Literacy at less than a ninth-grade level almost doubles the five-year risk of mortality among elderly people, regardless of education, socioeconomic status, or health, according to a study led by a researcher at the San Francisco VA Medical Center.
"From a public health standpoint, this has important implications," says lead author Rebecca Sudore, MD, a staff physician at SFVAMC and an assistant professor of medicine at the University of California, San Francisco. "Poor literacy appears to have long-lasting effects on patients' health. This is yet just one more reason why improving the educational system in the US is so important."
The study appears in the August 2006 issue of the Journal of General Internal Medicine, a special issue devoted to the topic of health literacy.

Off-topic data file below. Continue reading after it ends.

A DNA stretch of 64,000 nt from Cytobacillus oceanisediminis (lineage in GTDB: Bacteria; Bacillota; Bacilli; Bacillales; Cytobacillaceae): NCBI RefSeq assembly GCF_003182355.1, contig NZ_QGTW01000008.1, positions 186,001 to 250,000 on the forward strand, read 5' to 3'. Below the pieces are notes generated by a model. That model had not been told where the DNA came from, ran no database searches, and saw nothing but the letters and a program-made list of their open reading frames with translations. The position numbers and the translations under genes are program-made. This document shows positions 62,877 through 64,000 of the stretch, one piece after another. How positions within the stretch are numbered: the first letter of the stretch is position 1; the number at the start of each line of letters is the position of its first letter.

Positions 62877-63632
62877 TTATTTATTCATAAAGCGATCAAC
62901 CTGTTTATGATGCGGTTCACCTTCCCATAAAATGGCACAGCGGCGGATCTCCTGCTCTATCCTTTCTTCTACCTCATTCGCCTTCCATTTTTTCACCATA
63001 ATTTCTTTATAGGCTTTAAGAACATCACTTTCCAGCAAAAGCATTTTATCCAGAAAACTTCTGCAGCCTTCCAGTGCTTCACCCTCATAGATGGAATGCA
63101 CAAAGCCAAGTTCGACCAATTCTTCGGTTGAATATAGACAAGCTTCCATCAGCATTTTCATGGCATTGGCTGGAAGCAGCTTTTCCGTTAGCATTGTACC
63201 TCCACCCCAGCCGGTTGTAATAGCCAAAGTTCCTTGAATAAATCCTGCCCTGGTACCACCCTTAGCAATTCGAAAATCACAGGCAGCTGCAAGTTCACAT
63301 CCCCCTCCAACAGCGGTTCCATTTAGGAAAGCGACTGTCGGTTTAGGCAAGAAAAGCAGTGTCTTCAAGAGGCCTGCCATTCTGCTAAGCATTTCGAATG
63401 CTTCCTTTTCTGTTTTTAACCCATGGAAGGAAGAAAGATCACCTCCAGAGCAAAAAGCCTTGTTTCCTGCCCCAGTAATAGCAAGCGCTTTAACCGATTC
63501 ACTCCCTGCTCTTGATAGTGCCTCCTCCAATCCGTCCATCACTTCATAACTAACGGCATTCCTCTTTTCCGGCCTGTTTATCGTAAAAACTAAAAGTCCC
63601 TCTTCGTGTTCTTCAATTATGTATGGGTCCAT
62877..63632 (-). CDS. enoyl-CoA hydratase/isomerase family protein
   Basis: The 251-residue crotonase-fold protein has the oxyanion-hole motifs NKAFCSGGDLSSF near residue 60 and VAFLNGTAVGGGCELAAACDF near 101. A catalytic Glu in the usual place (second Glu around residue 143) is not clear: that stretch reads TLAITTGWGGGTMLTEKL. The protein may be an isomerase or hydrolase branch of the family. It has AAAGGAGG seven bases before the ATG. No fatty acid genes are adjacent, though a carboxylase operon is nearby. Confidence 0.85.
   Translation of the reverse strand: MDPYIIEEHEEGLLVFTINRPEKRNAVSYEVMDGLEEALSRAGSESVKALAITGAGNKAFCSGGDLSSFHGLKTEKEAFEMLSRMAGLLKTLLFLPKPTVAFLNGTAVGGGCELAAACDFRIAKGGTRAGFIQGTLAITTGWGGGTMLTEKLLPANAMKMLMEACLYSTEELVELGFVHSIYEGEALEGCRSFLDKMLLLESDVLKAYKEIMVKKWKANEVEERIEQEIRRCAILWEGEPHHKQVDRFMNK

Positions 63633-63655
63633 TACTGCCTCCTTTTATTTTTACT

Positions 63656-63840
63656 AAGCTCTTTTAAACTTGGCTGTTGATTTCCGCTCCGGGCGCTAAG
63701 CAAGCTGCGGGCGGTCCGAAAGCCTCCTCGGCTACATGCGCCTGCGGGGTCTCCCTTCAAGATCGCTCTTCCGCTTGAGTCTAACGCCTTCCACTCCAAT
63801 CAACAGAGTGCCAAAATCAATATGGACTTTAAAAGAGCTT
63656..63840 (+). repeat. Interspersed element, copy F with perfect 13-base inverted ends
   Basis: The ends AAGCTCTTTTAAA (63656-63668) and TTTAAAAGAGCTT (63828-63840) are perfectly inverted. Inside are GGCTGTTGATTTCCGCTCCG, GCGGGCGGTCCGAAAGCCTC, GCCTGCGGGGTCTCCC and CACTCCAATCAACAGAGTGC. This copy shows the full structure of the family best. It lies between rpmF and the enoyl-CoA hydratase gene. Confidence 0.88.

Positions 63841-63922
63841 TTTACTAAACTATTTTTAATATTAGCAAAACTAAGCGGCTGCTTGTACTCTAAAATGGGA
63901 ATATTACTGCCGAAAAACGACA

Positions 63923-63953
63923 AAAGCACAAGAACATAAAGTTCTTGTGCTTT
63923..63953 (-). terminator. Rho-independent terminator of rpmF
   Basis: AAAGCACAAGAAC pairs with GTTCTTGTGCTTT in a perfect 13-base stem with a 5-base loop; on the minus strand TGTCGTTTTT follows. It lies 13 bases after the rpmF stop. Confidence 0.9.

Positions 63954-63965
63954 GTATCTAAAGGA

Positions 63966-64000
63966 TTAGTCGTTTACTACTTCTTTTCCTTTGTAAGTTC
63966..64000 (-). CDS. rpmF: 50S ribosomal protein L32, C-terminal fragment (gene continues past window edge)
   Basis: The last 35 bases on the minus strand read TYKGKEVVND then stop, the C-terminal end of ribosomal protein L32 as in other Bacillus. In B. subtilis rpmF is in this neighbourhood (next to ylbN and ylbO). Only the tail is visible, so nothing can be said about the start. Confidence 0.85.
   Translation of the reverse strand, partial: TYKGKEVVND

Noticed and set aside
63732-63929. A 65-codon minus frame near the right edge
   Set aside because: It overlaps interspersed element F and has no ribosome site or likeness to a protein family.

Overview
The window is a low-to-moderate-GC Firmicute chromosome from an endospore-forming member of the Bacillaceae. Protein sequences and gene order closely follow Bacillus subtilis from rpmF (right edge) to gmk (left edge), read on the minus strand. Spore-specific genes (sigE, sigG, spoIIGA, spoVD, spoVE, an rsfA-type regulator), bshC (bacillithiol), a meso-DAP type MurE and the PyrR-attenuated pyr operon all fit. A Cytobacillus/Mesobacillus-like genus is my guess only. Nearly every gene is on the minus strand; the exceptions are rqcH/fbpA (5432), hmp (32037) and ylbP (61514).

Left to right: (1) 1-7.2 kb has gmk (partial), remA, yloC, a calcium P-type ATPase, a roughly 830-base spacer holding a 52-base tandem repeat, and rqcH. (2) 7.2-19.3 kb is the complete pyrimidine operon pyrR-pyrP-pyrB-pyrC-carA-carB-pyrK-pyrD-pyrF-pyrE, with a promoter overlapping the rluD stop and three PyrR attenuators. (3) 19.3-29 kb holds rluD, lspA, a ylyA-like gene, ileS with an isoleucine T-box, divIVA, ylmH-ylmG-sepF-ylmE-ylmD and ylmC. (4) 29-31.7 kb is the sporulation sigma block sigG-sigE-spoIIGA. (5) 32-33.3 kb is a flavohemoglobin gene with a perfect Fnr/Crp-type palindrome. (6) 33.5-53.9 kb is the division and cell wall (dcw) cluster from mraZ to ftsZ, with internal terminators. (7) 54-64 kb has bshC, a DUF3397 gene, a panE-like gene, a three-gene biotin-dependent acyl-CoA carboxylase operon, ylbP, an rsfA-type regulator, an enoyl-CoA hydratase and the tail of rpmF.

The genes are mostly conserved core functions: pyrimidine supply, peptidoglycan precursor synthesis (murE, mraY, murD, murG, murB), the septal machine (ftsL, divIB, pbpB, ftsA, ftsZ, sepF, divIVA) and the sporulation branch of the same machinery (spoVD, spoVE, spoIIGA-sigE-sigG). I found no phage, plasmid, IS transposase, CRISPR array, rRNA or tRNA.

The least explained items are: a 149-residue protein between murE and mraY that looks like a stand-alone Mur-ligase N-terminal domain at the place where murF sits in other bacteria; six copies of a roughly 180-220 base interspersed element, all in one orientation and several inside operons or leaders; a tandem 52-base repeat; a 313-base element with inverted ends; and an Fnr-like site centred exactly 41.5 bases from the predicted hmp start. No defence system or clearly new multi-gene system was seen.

In another study led by Sudore that appears in the same issue, findings showed that only 28 percent of adults understood a highly simplified medical consent form the first time they encountered it, even after extensive modification of the consent process in order to improve understanding. The form, written at a sixth-grade reading level, was read aloud to subjects in English or Spanish as they read it for themselves.
"We cannot make the assumption that anyone, even highly literate native English-speakers, will understand medical consent information," asserts Sudore.
The literacy and mortality study analyzed data on 2,512 participants in the Health, Aging, and Body Composition Study that was conducted by the National Institute on Aging from 1999 to 2004. Study subjects, aged 70 to 79, lived independently in the community in Memphis, Tennessee or Pittsburgh, Pennsylvania. The study excluded participants with dementia or poor physical functioning.
Among participants with limited literacy defined as a reading level of less than ninth grade the death rate was 20 percent. Among all others, the death rate was 11 percent. After taking into acco
Contact: Steve Tokar
University of California - San Francisco